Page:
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How do we think about cancel culture?
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Cancel culture endangers democracy and freedom of expression

Democracy mediates different groups of people with differing viewpoints. Cancel culture upsets that balance, rejecting diversity of opinion and keeping one viewpoint in power.

The Argument

Democracy is built on freedom of expression. In any democratic society, giving space to multiple perspectives underpins the health of the state. It is the mediation of these perspectives through dialogue and other societal and governmental devices that forms the foundation of a democratic society. It is no surprise, then, that this formulation is threatened by the effects of cancel culture. Cancel culture is the refusal to acknowledge contrary views, and - more damningly - the assumption that being accused is equal to deserving blame. The movement's growth represents a shift away from democracy and establishes a witch-hunting culture, whereby unpopular opinion is banished. This puts societies on the road to ideological authoritarianism. It is the same genre of control that Stalinist Russia used to turn government critics into "unpersons". Disagreement, and objection to others' views, is not in itself a bad thing. In fact, it forms the basis of a healthy democracy. But when disagreement becomes a crime, democracy dies. Unfortunately, this is the trend caused by cancel culture today.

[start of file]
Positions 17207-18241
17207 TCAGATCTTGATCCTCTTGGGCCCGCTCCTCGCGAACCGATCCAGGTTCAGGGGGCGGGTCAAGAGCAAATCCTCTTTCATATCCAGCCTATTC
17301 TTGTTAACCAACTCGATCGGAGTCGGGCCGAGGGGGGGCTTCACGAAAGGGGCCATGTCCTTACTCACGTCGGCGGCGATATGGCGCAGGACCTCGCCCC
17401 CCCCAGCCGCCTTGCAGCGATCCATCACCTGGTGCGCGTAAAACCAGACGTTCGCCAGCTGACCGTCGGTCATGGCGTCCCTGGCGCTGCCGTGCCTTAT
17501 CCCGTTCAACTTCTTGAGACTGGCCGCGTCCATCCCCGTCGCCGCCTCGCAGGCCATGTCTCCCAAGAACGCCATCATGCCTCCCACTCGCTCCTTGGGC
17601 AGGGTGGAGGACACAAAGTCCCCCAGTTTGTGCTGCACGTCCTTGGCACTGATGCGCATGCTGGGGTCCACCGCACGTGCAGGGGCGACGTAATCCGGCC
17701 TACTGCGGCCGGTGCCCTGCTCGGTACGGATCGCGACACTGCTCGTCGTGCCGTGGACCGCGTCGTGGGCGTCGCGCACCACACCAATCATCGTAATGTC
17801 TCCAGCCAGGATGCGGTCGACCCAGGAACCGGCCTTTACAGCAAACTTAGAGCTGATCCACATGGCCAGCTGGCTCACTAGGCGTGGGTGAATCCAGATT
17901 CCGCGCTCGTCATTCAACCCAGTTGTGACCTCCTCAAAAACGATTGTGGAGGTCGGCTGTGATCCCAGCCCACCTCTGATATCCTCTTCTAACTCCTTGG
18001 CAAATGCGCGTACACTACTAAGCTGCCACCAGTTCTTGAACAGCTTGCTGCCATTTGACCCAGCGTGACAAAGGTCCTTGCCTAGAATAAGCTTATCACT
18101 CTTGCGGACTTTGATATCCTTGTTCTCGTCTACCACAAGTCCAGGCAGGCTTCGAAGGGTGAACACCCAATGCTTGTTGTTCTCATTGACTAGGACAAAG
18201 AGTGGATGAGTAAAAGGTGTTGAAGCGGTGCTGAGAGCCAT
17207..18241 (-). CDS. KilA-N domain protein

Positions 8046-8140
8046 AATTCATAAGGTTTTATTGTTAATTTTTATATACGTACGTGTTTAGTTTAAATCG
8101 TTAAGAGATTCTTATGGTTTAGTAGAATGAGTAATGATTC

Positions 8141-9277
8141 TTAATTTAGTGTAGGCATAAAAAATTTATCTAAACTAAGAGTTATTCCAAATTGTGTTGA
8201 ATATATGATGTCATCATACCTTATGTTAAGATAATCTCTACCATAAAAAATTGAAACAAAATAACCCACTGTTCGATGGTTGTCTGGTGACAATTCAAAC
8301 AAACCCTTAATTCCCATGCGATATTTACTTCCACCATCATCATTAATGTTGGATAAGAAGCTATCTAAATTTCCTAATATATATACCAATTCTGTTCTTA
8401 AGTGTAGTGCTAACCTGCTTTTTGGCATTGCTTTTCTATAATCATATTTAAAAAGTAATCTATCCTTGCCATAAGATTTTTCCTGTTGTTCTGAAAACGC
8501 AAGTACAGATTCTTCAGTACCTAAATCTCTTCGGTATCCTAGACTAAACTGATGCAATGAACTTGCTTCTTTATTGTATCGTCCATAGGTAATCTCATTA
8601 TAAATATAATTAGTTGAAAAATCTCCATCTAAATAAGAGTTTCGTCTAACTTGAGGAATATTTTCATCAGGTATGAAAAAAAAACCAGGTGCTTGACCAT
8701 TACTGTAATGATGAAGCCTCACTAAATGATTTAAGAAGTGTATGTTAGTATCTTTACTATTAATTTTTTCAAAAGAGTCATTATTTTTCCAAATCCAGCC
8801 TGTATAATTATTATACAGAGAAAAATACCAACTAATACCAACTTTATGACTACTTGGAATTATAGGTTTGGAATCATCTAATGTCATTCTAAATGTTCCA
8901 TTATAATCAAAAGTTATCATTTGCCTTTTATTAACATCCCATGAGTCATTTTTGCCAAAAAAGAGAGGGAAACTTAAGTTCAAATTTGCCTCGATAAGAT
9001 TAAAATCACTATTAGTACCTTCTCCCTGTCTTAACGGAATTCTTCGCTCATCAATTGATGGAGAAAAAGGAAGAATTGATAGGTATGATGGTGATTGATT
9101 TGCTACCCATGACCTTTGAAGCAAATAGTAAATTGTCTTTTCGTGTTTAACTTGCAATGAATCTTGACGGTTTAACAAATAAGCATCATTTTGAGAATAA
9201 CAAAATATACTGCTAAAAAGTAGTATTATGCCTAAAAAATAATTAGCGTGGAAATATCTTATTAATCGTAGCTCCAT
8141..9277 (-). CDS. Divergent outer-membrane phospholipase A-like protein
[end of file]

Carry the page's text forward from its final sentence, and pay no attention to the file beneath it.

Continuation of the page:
Counter arguments

As mentioned elsewhere, cancel culture is not an oppressive force, but rather a means to fight that oppression. Cancel culture empowers the marginalized, and holds the people who don't respect them accountable. It is literally anti-oppression; it is about as far from white or supremacist as one can get. Most importantly, it is driven by the people, not the government; there need be no fear of, say, the White House suddenly using cancel culture in a tyrannical way.



Rejecting the premises


This page was last edited on Thursday, 16 Jul 2020 at 20:13 UTC

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